College students should be happy to hear that their student loan payments will be deferred a little longer. Earlier this month, President Biden extended student loan relief provided in the CARES Act until January 31, 2022.
CARES Act has several provisions to help college students.
When the $2.2 trillion CARES Act was passed in March, it included several provisions to help college students, including student loan forbearance and the HEERF emergency financial aid grants.
Under the deferred student loan payment provision, college students were able to hold off on repaying their student loans until September 30, 2020, at a temporary interest rate of 0 percent. On Aug. 6, President Biden announced that he was extending the pause on federal student loan repayments until January 31, 2022.
According to the U.S. Department of Education, student loan borrowers have saved about $5 billion a month due to the pause in repayments.
HEERF grants provide college students with emergency aid.
As part of the CARES Act, HEERF grants gave education institutions money to provide emergency financial aid grants to students with immediate needs related to campus disruption amid the COVID-19 crisis. The aid can be used for tuition reimbursement and other essential expenses like food, housing, healthcare, or childcare.
Since the grant money was given to the colleges and universities, students need to apply with the institution they attend. To be eligible for a HEERF grant, students must meet existing Title IV eligibility requirements and be approved of Free Application for Federal Student Aid (FAFSA). The educational institutions set other requirements. For example, at the ArtCenter for Design in Pasadena, Calif., students must also be in good academic standing and not currently in default of a student loan to be eligible.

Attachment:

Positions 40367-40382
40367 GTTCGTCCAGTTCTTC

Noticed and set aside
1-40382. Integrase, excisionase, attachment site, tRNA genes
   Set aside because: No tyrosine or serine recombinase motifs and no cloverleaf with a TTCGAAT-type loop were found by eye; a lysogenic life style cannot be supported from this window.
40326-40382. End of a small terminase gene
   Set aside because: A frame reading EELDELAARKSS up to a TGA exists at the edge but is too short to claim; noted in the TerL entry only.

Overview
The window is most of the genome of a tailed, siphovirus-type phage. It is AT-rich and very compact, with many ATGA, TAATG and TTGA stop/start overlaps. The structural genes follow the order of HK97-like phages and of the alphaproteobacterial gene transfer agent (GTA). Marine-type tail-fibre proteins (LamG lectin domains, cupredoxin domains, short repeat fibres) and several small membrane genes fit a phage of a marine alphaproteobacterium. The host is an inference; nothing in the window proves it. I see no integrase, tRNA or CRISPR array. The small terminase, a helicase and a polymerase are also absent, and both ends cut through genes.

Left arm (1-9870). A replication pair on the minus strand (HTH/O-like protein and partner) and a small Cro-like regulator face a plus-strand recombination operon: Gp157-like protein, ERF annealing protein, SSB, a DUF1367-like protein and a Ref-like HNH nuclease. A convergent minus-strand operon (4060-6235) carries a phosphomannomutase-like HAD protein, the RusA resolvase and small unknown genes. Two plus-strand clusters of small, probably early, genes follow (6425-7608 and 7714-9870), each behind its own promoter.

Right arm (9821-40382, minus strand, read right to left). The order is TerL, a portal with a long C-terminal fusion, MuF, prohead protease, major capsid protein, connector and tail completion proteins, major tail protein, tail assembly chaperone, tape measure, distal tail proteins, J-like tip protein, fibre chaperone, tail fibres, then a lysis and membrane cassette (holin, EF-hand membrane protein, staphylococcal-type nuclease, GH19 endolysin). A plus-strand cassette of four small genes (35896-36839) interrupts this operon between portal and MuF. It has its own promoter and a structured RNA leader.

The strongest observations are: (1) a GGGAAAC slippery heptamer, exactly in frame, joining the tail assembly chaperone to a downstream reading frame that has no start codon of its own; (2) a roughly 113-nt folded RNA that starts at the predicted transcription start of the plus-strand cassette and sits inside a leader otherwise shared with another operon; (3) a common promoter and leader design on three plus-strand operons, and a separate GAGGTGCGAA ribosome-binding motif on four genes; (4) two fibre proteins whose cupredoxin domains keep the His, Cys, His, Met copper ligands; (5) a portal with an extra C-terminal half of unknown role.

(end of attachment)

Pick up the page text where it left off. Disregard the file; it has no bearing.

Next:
Biden is canceling student loans for some borrowers.
Some students might be lucky enough to have their student loans forgiven altogether. President Biden has forgiven about $8.7 billion in student loans since he took office in January. Just this week, he announced he would be canceling another $5.8 billion in student loans.
However, not just anyone qualifies for student loan forgiveness under Biden’s plan. Instead, the cancellations target borrowers who meet certain qualifications. The $5.8 billion in student loans Biden canceled this week were those for total and permanently disabled borrowers, who might have a hard time getting a job to repay their student loans.
Earlier this year, Biden also forgave about $1.5 billion in total or partial student loan debt for borrowers who think that they were misled or defrauded by their college or university. This is part of the “borrower defense to repayment” regulation started by the Obama administration.
Although Democrats in Congress are pushing for a more widespread student loan forgiveness plan, there's a slim chance that this type of plan will be approved.